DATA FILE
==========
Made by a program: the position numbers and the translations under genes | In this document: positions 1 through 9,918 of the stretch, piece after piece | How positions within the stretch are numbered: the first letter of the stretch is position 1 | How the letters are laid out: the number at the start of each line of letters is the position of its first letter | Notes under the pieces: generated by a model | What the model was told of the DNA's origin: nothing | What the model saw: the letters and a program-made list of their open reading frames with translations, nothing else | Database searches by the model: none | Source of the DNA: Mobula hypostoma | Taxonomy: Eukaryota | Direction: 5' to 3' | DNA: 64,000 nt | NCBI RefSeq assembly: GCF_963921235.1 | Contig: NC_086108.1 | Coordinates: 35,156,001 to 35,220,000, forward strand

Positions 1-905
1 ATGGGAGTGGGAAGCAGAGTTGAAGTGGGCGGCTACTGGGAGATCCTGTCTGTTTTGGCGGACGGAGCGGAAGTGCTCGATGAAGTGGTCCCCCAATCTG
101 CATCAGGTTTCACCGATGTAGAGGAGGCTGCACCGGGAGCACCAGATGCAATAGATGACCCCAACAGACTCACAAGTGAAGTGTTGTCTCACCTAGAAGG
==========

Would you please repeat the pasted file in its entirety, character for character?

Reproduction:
Made by a program: the position numbers and the translations under genes | In this document: positions 1 through 9,918 of the stretch, piece after piece | How positions within the stretch are numbered: the first letter of the stretch is position 1 | How the letters are laid out: the number at the start of each line of letters is the position of its first letter | Notes under the pieces: generated by a model | What the model was told of the DNA's origin: nothing | What the model saw: the letters and a program-made list of their open reading frames with translations, nothing else | Database searches by the model: none | Source of the DNA: Mobula hypostoma | Taxonomy: Eukaryota | Direction: 5' to 3' | DNA: 64,000 nt | NCBI RefSeq assembly: GCF_963921235.1 | Contig: NC_086108.1 | Coordinates: 35,156,001 to 35,220,000, forward strand

Positions 1-905
1 ATGGGAGTGGGAAGCAGAGTTGAAGTGGGCGGCTACTGGGAGATCCTGTCTGTTTTGGCGGACGGAGCGGAAGTGCTCGATGAAGTGGTCCCCCAATCTG
101 CATCAGGTTTCACCGATGTAGAGGAGGCTGCACCGGGAGCACCAGATGCAATAGATGACCCCAACAGACTCACAAGTGAAGTGTTGTCTCACCTAGAAGG